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Approaching a Two-Dimensional (2D) Metallic State on the Surface of the Organic Semiconductor Rubrene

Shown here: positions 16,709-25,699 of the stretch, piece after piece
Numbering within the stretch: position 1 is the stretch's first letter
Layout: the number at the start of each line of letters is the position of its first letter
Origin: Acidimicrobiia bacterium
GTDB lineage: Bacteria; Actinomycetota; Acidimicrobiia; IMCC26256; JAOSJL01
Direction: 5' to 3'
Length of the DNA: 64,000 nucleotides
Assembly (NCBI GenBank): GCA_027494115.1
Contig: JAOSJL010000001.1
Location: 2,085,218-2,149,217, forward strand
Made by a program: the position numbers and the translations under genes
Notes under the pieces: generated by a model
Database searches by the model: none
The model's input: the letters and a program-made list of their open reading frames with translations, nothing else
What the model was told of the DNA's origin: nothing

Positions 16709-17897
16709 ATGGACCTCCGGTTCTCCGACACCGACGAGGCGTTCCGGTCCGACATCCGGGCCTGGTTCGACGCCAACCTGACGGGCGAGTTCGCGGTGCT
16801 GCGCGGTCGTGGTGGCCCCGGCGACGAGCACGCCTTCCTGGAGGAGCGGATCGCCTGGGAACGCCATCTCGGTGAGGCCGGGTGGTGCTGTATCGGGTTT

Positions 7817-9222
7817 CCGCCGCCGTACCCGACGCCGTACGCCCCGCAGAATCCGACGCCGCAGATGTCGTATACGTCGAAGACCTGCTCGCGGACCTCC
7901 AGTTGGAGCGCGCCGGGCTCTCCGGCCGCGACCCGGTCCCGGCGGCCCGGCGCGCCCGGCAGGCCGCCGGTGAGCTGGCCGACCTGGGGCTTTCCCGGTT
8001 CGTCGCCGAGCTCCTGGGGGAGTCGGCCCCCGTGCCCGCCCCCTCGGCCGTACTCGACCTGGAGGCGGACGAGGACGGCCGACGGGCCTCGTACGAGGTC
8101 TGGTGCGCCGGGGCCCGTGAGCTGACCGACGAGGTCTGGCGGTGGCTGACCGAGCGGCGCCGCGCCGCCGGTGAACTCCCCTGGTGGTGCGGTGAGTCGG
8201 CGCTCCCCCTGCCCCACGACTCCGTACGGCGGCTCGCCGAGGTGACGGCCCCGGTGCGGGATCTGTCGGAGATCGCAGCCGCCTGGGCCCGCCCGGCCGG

Whether metallic behavior can exist in 2D materials is a question that has troubled condensed matter physics for decades. Although originally thought impossible, evidence for such in ultra-clean high-purity doped inorganic semiconductor heterostructures based on materials such as Si and GaAs eventually changed the prevailing view. Research performed in IRG-1 using an approach to doping known as electrolyte gating has now shown that highly conductive (close to metallic) behavior can also be seen in 2D in an organic semiconductor, rubrene. This was enabled by techniques, based on the use of ionic liquids, that increase the density of holes on the surface by a thousand times over prior work. The mobility of the holes in rubrene remains far lower than inorganic semiconductors, however, raising perplexing questions about the fundamental origin of the conductive state.